none

WORLD’S FIRST 3D PRINTED JET ENGINE ON DISPLAY

27-02-2015
by 
in 

The world’s first 3D printed jet engine, made in Melbourne, was on display at the Avalon International Airshow last week.

Monash University researchers along with collaborators from CSIRO and Deakin University have printed the jet engine.

In fact, Monash and their spin-out company Amaero, have printed two engines.

One went on display at the International Air Show in Avalon, while the second is displayed in Toulouse at the French aerospace company Microturbo (Safran).

The engines are a proof of concept that’s led to tier one aerospace companies lining up to develop new components at the Monash Centre for Additive Manufacturing in Melbourne.

And the project has created advanced manufacturing opportunities for Australian businesses large and small.

Microturbo (Safran) provided an older – though still in service – gas turbine engine.

It’s an auxiliary power unit used in aircraft such as the Falcon 20 and was chosen because Microturbo (Safran) was willing for the internal workings to be displayed.

“It was our chance to prove what we could do,” says Professor Xinhua Wu, the director of the Monash Centre for Additive Manufacturing.

“But when we reviewed the plans we realised that the engine had evolved over years of manufacture. So we took the engine to pieces and scanned the components. Then we printed two copies.”

It was a complex project that took a year and funding from Monash University, the Science and Industry Endowment Fund (SIEF), and others.

“Monash and Amaero are already key partners for our new developments and we are keen to have their help in developing new technologies for our future engines,” says Jean-François Rideau, head of R&T from Microturbo (Safran).

“The project is a spectacular proof of concept that’s leading to significant contracts with aerospace companies. It was a challenge for the team and pushed the technology to new heights of success – no one has printed an entire engine commercially yet,“ says Ben Batagol, of Amaero Engineering, the company created by Monash University to make the technology available to Australian industry.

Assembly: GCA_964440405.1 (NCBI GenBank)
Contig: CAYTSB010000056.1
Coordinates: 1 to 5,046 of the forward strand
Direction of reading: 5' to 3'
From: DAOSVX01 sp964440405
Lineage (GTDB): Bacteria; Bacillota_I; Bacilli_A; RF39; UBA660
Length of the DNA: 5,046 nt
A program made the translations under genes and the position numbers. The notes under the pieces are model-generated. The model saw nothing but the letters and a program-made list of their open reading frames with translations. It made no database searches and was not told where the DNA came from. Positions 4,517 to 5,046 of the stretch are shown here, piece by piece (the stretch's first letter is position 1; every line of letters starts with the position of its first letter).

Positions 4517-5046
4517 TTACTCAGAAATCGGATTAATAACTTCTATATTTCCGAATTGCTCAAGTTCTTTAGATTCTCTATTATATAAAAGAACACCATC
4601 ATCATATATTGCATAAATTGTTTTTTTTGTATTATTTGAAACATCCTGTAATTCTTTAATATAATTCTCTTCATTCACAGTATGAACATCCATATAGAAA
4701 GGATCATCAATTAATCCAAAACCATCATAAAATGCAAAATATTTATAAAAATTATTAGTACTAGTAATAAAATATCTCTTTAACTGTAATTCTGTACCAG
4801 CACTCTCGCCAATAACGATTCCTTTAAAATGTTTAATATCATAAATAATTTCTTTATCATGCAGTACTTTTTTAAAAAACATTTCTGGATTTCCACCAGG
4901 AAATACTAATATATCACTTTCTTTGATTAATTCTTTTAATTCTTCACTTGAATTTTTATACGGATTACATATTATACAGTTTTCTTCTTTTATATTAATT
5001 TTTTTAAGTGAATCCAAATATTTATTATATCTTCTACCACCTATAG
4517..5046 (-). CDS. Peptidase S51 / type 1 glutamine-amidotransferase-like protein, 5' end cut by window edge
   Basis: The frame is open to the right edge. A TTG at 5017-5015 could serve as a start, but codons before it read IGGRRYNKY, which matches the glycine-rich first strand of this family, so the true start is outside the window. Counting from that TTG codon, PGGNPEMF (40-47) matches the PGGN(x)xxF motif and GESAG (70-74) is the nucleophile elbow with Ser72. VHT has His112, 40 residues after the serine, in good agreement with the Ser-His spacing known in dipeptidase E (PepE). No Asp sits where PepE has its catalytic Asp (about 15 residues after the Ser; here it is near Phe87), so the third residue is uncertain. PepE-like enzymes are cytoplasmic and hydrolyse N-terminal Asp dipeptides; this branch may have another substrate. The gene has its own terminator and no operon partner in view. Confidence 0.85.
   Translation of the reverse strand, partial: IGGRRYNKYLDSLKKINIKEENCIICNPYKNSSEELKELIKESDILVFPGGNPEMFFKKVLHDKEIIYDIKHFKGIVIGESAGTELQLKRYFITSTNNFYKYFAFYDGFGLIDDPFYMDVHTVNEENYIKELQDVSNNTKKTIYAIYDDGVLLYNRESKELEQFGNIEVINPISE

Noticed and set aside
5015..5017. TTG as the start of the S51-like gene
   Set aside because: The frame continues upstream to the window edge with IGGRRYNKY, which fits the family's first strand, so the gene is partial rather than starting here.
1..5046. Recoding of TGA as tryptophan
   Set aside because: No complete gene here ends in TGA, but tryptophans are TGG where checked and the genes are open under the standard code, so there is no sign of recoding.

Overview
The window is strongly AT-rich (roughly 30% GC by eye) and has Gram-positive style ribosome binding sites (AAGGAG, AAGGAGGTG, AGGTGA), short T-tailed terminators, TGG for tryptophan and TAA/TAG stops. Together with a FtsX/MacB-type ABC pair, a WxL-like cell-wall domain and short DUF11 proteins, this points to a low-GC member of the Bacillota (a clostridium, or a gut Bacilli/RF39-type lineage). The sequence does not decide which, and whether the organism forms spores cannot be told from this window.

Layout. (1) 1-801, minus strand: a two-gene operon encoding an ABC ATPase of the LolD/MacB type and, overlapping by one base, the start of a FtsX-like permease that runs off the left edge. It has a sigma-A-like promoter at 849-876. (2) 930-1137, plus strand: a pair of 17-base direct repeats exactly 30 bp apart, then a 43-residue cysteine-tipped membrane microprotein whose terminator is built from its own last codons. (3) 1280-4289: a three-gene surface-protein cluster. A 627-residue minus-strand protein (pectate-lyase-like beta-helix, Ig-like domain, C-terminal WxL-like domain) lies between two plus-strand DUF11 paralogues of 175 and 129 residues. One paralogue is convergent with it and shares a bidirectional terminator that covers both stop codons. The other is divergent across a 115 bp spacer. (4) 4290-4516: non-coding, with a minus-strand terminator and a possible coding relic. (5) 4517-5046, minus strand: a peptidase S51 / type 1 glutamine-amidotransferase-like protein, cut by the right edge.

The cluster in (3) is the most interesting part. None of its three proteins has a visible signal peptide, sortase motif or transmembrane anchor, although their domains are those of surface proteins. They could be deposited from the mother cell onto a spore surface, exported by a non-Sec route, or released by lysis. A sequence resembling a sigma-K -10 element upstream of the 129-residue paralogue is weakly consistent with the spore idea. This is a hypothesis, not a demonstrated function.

“Australia’s manufacturing industries need access to the latest technologies to stay competitive,” says Professor Ian Smith, Monash University’s Vice Provost for Research and Research Infrastructure.

“This Centre allows them to rapidly prototype metal devices across a wide range of industries. It’s part of a large integrated suite of facilities for research and industry at Monash,” he says.

The Centre, AMAERO and the jet engine project have been supported by the Australian government via the Australian Research Council (ARC), the CRC program, Commercialisation Australia, the Science and Industry Endowment Fund (SIEF); and by Monash University and Safran.

Related news & editorials

  1. 19.06.2019
    19.06.2019
    by      In
    Green Distillation Technologies is aiming to bring its first tyre recycling plant at Warren, NSW up to full production following the recent award of an Environmental Protection Licence by the New South Wales EPA.
    The original plant design was for six tyre-processing modules, but to date only one... Read More
  2. 18.06.2019
    18.06.2019
    by      In
    ABB has appointed IPD as the Australian distributor of its electrification products for the 415V switchboard manufacturer channel from July 2019. IPD will also provide ABB low voltage power distribution solutions to major electrical contractors, while all other channels will continue to be serviced... Read More
  3. 18.06.2019
    18.06.2019
    by      In
    Concrete made using industrial waste from coal-fired power stations and steel manufacturing is being used in a world-first road trial in Sydney.
    The City of Sydney is putting the product to the test on a busy inner-city street leading to Sydney Airport, replacing a 30m section of Wyndham St,... Read More
  4. 18.06.2019
    18.06.2019
    by      In
    Inspection of enclosed spaces such as tanks is laborious and expensive, requires extensive planning and following safety regulations, results in significant downtime and poses many potential hazards. Depending on the relevant regulations, most tanks are inspected every five to 10 years.
    Unmanned... Read More